FOREX-Yen tumbles on forceful BoJ action forecast, euro fares well
* Dollar and euro up more than 1 percent vs yen
* Yen falls as Amari says remarks misinterpreted
* Technical break of 90 yen could confirm bullish dollar move
* Euro gains on strong Spanish debt sale and risk appetite
By Julie Haviv
NEW YORK, Jan 17 (Reuters) - The yen plummeted against the dollar and euro on Thursday as investors bet that the Bank of Japan will soon embark on aggressive policy easing while the euro thrived as strong sovereign bond auctions assuaged concerns about the region's three-year-old debt crisis.
The dollar and euro gained significant value versus the yen after sinking for two straight sessions, returning to a trend that has been in place for several months based on expectations that the BoJ will become more forceful in its actions to bolster the beleaguered economy.
It has so far been a banner year for the greenback and euro versus Japan's currency, notching a nearly 3.2 percent and around a 4.4 percent gain, respectively. The impressive appreciation follows dollar/yen and euro/yen gains of about 11.3 percent and roughly 14.3 percent in the fourth quarter.
The yen fell in Asian trade after Japan's Economics Minister Akira Amari was quoted as saying his remarks on Tuesday about the negative impact of excessive yen weakness had been misinterpreted.
The dollar rose as high as 89.56 yen and last traded at 89.48, up 1.2 percent, marking the biggest rise since February 2012. The price is also within striking distance of Monday's 2-1/2-year high of 89.67 yen.
"With key potential resistance nearby, around the 90.00 level, a breakout above that level would confirm a continuation of the strong bullish trend that has been in place for the past four months since the 77.00 area low, and could move towards further potential resistance to the upside around the 92.00 level," said James Chen, chief technical strategist at FX Solutions in Saddle River, New Jersey.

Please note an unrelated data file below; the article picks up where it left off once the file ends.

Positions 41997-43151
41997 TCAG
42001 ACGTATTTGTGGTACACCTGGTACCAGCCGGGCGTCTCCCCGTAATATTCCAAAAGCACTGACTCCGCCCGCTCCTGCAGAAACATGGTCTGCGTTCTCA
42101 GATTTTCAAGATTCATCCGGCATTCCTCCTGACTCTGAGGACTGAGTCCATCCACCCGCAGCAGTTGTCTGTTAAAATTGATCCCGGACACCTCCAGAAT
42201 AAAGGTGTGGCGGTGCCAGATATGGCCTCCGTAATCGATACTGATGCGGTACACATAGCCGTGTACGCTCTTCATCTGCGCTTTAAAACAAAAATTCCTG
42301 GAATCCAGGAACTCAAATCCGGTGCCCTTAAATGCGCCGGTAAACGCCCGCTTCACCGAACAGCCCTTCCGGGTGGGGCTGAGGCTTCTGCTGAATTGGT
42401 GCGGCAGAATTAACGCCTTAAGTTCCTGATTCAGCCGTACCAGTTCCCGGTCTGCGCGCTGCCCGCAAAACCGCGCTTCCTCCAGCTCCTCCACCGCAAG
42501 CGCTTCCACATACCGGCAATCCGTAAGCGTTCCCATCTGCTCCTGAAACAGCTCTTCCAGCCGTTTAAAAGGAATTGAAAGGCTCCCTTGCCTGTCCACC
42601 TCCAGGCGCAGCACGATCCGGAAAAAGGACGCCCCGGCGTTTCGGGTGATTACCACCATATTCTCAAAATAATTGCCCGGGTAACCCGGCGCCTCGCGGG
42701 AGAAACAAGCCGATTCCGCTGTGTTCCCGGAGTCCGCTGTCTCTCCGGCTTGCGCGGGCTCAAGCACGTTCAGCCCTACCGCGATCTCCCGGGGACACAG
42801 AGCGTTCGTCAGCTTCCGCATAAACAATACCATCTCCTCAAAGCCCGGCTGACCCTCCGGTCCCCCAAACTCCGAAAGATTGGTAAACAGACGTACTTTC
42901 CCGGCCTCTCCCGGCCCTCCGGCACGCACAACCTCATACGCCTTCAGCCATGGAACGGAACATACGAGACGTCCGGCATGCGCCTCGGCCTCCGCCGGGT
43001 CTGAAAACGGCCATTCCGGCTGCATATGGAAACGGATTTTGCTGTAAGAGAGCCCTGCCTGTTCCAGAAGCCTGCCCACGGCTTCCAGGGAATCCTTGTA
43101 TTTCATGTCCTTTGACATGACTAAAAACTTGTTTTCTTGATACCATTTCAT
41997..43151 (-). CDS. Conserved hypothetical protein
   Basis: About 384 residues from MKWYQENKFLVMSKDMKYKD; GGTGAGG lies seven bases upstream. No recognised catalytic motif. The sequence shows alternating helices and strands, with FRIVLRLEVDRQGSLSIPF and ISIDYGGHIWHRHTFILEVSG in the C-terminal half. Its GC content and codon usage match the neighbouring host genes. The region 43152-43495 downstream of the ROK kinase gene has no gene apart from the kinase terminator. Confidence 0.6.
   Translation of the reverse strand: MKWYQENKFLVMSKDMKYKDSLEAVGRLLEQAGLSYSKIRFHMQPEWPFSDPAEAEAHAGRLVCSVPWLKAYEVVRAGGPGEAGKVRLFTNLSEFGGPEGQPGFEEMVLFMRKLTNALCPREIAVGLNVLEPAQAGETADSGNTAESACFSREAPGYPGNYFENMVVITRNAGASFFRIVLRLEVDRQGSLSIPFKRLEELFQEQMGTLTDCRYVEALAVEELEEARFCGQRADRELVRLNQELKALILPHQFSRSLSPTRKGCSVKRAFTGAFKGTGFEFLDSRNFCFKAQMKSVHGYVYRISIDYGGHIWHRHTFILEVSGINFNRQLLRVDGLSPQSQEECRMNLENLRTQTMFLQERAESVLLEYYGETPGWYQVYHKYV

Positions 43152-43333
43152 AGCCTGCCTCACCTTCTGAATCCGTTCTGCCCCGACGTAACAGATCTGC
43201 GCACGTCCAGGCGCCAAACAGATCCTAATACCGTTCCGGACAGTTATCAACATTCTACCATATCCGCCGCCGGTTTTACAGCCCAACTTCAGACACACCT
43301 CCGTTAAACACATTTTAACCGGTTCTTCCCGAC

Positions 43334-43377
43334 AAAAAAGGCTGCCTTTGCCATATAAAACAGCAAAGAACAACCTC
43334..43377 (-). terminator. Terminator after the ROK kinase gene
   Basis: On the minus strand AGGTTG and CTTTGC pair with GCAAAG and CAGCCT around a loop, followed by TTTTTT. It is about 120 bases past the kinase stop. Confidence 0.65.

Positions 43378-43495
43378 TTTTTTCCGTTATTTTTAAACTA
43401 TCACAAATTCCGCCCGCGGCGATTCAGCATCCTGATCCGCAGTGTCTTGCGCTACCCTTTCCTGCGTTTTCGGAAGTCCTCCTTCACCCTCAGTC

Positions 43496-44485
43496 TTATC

"To the downside, the 88.00 level may continue to serve as key potential support within the strong bullish trend," he said.
Strategists said that increasing bets on aggressive policy easing by the Bank of Japan would continue to drag the yen lower before policymakers meet on Jan. 21-22, when it is widely expected to adopt a 2 percent inflation target and perhaps extend the current asset purchase program.
But the yen could rebound if the Bank of Japan falls short of matching market expectations for implementing a very loose monetary policy.
"There is a risk of a disappointment (from the Bank of Japan), but the pattern is that every time there has been a recovery in the yen it has been small and investors are quick to put on new short yen positions," Nordea FX strategist Niels Christensen said.
"There seems to be a very firm belief this trend (of dollar/yen rising) will continue."
The dollar pared gains against the yen after U.S. data showed factory activity in the U.S. mid-Atlantic region unexpectedly contracted in January.
An improved appetite for risk emerged after a solid bond auction from debt-burdened Spain and after earlier U.S. data reflected strength in the world's largest economy.
Groundbreaking to build new U.S. homes accelerated in December to its fastest pace in over four years while the number of Americans filing new claims for unemployment benefits tumbled to a five-year low last week.
Spain's bond auction buoyed the euro, which last traded at 119.48 yen, up 1.8 percent on the day. That brought it closer to a 20-month peak of 120.12 hit on Monday.
The euro is up 1.2 percent against the dollar so far in 2013, largely due to growing optimism about the euro zone after surprisingly upbeat comments from European Central Bank President Mario Draghi last Thursday.
The next important event for financial markets is Chinese data on Friday. Should the world's second-largest economy show strength, riskier currencies, such as the Australian dollar, should rally.
The euro last traded at $1.3354, up 0.5 percent on the day, but below Monday's 11-month high of $1.3403, according to Reuters data.